2. It allows you to see clinical situations which are less common in the US. For instance, unless you understand how and why children die of diarrhea, you do not really understand the true impact of world events. (For instance, the health impact on Iraqis of bullets and bombs may turn out to be significantly smaller than the health impact of disrupted water supplies, which you might not realize if you stayed in the US.) And since diarrheal illness is the number one killer of children in the world, this might be worth seeing for yourself. This is just to take one example among many. (The impact of malaria might be another; refugee health another–the list is very very long.)
3. It may inspire you: you can meet incredible people who are fighting the good fight in any of a number of different ways, often with many fewer resources at their disposal than the privileged US private practice doctors who are constantly telling oldpremeds that medicine sucks and they shouldn't bother going into it.
4. It broadens your world beyond that of the US. We are not just citizens of our nation, we are also members of the human species; and many health issues that can be of concern to physicians extend beyond our borders. For instance, some of my classmates are working on the connections between environmental change and medicine; one such connection is the prospect that global warming may change the latitude at which malaria-carrying mosquitoes may survive and thrive. Understanding malaria–because you've seen it–may help you understand global issues differently.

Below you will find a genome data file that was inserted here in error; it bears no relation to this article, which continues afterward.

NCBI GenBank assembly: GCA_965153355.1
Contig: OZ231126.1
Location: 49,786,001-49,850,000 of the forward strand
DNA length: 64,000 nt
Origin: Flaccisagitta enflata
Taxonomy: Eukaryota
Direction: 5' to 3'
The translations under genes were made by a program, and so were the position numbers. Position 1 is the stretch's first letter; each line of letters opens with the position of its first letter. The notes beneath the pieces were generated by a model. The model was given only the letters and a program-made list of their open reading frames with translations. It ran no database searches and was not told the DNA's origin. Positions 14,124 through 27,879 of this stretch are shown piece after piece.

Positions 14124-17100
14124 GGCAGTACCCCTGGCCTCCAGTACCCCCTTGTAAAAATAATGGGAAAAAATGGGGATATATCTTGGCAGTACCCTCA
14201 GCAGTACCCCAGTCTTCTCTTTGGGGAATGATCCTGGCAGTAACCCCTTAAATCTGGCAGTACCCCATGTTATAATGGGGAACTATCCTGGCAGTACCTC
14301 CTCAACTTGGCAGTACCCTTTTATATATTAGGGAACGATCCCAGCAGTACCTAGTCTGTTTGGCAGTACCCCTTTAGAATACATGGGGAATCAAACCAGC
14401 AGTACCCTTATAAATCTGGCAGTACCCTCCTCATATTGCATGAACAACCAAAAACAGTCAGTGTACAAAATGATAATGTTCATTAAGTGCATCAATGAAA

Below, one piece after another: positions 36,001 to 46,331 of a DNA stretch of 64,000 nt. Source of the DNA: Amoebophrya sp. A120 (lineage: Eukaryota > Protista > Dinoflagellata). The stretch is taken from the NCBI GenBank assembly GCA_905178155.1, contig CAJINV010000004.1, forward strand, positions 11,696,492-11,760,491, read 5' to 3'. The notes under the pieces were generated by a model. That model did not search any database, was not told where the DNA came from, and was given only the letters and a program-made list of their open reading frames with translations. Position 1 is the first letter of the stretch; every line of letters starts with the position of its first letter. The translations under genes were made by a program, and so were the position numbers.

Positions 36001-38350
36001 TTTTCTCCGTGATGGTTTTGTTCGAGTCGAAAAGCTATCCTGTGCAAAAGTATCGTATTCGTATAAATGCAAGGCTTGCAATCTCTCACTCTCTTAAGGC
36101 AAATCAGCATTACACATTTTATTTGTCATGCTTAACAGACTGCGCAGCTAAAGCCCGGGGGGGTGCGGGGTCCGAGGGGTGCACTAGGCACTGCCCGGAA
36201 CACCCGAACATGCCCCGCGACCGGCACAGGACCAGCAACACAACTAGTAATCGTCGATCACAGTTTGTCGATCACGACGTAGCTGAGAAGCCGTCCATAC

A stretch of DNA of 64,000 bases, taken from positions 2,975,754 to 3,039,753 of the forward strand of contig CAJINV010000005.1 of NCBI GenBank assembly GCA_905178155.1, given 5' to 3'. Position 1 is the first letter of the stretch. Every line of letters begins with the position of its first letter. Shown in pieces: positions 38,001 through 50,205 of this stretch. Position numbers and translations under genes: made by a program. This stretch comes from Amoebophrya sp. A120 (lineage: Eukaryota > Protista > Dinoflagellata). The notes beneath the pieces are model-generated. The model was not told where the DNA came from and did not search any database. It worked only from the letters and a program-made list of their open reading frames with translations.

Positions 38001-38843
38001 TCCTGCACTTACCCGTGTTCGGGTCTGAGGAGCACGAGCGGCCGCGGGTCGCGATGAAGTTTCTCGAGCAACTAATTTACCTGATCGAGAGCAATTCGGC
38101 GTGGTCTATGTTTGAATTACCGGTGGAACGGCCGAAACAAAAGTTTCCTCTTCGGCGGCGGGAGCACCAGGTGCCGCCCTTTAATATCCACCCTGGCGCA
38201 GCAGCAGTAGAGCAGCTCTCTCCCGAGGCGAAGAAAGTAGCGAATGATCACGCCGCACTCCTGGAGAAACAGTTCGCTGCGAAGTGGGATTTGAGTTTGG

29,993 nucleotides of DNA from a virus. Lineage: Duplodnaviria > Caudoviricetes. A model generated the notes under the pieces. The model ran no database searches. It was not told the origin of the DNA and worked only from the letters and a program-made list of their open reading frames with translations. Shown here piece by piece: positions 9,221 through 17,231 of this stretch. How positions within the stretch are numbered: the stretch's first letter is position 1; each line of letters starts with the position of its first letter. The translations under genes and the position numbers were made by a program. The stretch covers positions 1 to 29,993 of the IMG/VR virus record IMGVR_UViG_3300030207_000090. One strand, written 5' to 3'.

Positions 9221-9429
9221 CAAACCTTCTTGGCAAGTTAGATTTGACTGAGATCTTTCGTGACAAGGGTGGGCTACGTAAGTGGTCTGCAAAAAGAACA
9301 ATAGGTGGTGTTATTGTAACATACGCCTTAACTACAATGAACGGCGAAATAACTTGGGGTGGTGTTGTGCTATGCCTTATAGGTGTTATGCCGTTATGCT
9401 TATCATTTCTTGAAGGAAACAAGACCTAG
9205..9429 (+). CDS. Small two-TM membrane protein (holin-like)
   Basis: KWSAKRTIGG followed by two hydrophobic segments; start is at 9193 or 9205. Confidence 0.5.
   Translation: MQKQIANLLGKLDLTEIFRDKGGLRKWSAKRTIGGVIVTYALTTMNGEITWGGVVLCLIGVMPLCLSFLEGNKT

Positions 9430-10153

5. Depending on the country, it may help you see how the US system could be improved–for instance, if you go to a country with universal access to care, you could begin to understand the difference between that system and our own.
6. It's an adventure.
7. You can learn a lot from people who are thinking about things in a different way than you are, because they've grown up somewhere else and are facing different conditions. You will grow and change as a result.
8. On a spiritual/political level, it is just inherently a good thing to experience connection to and communion with people outside your immediate circles and experiences.
–joe (after just putting in a proposal to go to South Africa this summer)